Cereal Laze

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London-based market research firm Mintel released the results of a 2015 food consumer survey. The mainstream news latched onto one data point, that 40% of Millennials surveyed don’t choose cereal as their breakfast. Some respondents indicated that having to wash dishes after contributed to not thinking of it as a convenient choice.

That was all it took for another spate of Millennials bashing think pieces in the New York Times, Washington Post, and Atlantic. Beyond the reactionary nostalgia of people who think of cereal as a noble tradition, and woeful projections for what this means to Post and General Mills, the articles all had a common refrain: Millennials are lazy.

Too lazy to wash a bowl and spoon! Too coddled, too sheltered in childhood. Participation trophies must be to blame. Those darn lazy Millennials with their smart phones and energy drinks won’t eat cold cereal like God intended. Lazy, lazy, lazy.

What this cereal caping press ignores is any other possible reason besides sloth cereal might be less popular. Like food trends and fads, or the relatively low nutrition of most cereals, or the fact that a box of Cheering costs twice as much in 2016 as it cost in 2006. Or the challenges of working spit shifts or two jobs, or the dish wars between the increasing number of older Millennials living with roommates.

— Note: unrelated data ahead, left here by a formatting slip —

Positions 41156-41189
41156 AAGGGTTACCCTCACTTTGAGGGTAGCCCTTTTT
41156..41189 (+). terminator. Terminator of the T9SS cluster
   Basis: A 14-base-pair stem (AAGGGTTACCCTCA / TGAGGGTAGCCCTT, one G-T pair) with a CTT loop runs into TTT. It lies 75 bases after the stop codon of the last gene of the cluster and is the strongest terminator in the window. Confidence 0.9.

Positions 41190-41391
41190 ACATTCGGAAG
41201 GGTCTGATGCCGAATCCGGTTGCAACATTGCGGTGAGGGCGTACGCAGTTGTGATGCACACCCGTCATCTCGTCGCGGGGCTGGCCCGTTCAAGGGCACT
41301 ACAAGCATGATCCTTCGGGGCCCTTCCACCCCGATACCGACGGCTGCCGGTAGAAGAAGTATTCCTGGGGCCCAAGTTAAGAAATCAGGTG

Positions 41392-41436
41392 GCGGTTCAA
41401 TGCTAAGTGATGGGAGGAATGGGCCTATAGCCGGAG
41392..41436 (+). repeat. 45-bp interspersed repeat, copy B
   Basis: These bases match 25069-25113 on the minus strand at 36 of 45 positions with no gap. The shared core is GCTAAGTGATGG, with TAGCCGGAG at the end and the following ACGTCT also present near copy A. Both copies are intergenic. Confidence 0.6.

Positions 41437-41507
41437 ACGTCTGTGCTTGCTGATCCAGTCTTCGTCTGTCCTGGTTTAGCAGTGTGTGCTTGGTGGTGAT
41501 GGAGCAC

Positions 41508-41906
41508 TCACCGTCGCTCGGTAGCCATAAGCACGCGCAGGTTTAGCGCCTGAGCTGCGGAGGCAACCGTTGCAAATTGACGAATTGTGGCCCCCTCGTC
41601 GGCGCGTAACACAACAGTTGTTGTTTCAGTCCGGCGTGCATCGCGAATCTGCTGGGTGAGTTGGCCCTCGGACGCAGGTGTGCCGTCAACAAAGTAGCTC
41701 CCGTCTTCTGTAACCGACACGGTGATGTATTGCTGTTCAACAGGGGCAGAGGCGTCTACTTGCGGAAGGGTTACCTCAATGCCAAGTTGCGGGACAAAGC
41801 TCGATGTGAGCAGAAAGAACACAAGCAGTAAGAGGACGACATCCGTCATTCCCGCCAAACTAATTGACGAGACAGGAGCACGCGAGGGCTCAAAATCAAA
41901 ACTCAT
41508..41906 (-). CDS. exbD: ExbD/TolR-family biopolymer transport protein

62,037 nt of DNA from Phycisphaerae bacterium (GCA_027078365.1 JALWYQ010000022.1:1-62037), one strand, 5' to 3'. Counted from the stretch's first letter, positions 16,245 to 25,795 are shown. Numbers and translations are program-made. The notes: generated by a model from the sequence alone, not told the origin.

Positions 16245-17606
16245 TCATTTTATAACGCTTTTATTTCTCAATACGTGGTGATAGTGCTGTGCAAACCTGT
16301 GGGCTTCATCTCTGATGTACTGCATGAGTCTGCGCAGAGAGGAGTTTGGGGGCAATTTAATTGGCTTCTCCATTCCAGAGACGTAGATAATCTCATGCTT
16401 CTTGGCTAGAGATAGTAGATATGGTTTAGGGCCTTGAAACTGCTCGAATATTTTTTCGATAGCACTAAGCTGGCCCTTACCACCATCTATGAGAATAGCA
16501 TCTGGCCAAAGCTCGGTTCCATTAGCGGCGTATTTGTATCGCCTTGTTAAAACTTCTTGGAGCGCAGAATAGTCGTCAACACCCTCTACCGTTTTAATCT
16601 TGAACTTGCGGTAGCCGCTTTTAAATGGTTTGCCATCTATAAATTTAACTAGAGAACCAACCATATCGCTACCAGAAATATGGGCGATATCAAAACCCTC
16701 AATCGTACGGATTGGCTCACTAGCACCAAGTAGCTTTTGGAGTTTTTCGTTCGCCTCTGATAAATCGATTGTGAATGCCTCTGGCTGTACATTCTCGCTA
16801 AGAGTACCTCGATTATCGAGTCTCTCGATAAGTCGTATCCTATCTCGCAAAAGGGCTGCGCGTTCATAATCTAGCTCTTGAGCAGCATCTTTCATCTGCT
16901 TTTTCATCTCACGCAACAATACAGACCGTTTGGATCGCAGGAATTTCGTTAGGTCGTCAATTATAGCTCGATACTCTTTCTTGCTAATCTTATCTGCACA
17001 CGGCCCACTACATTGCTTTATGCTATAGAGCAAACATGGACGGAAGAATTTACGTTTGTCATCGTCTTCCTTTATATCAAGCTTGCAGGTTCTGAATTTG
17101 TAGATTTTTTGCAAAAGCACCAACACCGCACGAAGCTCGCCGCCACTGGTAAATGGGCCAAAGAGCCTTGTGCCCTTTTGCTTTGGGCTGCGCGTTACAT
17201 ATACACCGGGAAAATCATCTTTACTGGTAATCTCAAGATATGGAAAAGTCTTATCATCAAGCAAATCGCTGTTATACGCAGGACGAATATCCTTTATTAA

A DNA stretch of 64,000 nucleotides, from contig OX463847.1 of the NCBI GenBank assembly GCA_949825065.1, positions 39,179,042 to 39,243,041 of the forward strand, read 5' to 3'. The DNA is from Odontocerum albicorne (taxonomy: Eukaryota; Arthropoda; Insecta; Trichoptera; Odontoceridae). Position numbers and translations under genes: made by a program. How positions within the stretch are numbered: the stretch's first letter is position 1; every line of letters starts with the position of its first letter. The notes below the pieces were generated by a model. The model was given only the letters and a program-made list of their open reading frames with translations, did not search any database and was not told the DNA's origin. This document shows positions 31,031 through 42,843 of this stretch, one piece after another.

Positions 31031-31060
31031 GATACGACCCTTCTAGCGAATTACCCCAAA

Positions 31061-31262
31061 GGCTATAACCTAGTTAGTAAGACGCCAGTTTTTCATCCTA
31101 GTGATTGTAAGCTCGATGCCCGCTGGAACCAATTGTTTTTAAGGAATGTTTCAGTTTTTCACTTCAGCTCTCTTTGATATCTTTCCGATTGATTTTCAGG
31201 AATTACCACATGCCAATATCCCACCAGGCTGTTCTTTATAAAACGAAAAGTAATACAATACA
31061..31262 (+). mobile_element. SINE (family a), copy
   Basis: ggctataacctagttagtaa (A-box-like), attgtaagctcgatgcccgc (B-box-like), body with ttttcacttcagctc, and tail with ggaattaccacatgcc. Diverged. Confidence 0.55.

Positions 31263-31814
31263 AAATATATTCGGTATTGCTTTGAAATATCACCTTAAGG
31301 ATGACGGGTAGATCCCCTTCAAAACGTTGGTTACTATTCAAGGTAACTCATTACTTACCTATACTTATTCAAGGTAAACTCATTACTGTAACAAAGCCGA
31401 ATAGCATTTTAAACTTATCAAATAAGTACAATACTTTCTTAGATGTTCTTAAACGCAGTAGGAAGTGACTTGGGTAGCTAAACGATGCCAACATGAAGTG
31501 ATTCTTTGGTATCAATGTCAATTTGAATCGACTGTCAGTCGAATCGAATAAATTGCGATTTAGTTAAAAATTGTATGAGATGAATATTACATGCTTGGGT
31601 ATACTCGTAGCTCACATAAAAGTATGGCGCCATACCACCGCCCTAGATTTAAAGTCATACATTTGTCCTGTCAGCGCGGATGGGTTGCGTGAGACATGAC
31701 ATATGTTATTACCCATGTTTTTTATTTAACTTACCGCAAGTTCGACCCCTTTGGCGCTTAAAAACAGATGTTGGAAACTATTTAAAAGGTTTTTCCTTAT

Or that cereal isn’t “new” like Greek yogurt, chia seeds, and kale. Or that food insecurity may be driving the sizable minority of Millennials who simply don’t have a breakfast. Or that free or discounted food at work is one of the only perks restaurant workers get, so eating at home feels wasteful.

The only people who should care that this generation eats less cereal are cereal makers and their shareholders. Anyone else being “alarmed” by this news is either putting on a show or needs to chill. Think of that advice you love giving college student trauma survivors.

The world isn’t your safe space or your bubble, and no one will give you protection from ideas or facts you don’t like, such as the fact that your favorite breakfast food is no longer on trend. Put on your grownup britches and breathe. You can handle living in a world of waning cereal popularity. You’ll be okay.

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